Meet Michelle Welton, Independent Living Program Volunteer

Independent Living Program participants take a cooking class.

Michelle Welton has volunteered for the Impact NW Independent Living Program (ILP) for the last four years. ILP helps foster care youth ages 14-21 gain the skills they need to successfully transition out of foster care and into adulthood. Michelle Welton went out of town one October during the annual ILP Halloween celebration. She had always led the festivities before, so the other volunteers and staff were a little nervous about how the party would happen without her. But they were in good hands. Michelle had prepped everything before she left – she had all the Halloween decorations separated in labeled containers with detailed written instructions about where and how to hang them. The staff didn’t have to put an ounce of thought into it and according to ILP staff member Dana Spears-Talbot, “everything came out beautifully. Michelle is a master at what she does.”

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What is a little-known fact about the volunteer work you do?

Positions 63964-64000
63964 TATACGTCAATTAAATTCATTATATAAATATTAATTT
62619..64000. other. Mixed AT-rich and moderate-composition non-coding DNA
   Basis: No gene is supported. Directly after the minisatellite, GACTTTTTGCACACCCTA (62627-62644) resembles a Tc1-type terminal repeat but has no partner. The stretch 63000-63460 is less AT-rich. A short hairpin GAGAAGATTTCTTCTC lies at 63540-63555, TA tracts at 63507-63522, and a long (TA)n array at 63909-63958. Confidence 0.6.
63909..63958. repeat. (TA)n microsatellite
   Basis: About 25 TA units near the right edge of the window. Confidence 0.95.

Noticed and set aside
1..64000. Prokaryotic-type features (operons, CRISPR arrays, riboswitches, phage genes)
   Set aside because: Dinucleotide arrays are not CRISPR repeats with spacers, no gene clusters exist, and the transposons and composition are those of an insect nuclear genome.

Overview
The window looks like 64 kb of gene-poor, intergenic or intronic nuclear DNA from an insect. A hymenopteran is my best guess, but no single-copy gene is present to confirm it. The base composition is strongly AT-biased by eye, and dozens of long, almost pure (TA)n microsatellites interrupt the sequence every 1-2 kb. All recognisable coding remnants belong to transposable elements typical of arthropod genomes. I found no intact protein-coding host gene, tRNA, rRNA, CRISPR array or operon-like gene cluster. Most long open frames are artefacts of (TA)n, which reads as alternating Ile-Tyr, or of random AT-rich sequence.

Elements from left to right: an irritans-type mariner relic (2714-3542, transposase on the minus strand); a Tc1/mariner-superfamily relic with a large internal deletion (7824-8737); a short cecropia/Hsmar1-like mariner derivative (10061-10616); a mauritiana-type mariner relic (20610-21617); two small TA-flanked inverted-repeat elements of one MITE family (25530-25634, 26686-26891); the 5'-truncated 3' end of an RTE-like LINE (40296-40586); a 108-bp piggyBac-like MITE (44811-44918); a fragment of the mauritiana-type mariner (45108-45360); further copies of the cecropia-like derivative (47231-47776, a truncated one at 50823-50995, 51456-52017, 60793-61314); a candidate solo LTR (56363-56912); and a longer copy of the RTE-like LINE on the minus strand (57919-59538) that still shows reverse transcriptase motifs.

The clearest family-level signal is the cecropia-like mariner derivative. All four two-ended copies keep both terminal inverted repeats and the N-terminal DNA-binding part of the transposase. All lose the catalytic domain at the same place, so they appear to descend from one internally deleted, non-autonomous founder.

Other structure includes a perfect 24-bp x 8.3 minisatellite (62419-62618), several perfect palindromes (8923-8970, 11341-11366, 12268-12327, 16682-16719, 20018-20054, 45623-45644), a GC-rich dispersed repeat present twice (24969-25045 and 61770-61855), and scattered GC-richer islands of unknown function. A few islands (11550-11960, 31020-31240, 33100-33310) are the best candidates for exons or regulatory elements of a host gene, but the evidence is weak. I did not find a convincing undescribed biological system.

“I’ve done a little bit of everything in my time from coordinating volunteers to organizing events, to handling donations and facilitating Life Skills classes. But the oddest task I’ve ever tackled is pruning. The office space the past couple of years for ILP was owned by a small church who could not always support the upkeep of the grounds around the house where the ILP offices are. I could often be found pruning to keep it looking nice and the spaces accessible.”

What do you want people to know about working with clients?

“Working with foster youth is not as scary as people think. Everyone just wants to be listened to and empowered. Meet them where they are at, be willing to laugh at yourself and make mistakes and you will be making a
difference without even knowing it—even sometimes from behind the scenes.”

What volunteer or other needs does ILP have?

“There are so many components of volunteer work that nothing is too small. The youth in the program need instruction and information about everything involved in adulthood, before they turn 21 and age out of
services. Anything a volunteer can show or tell them is useful and needed.”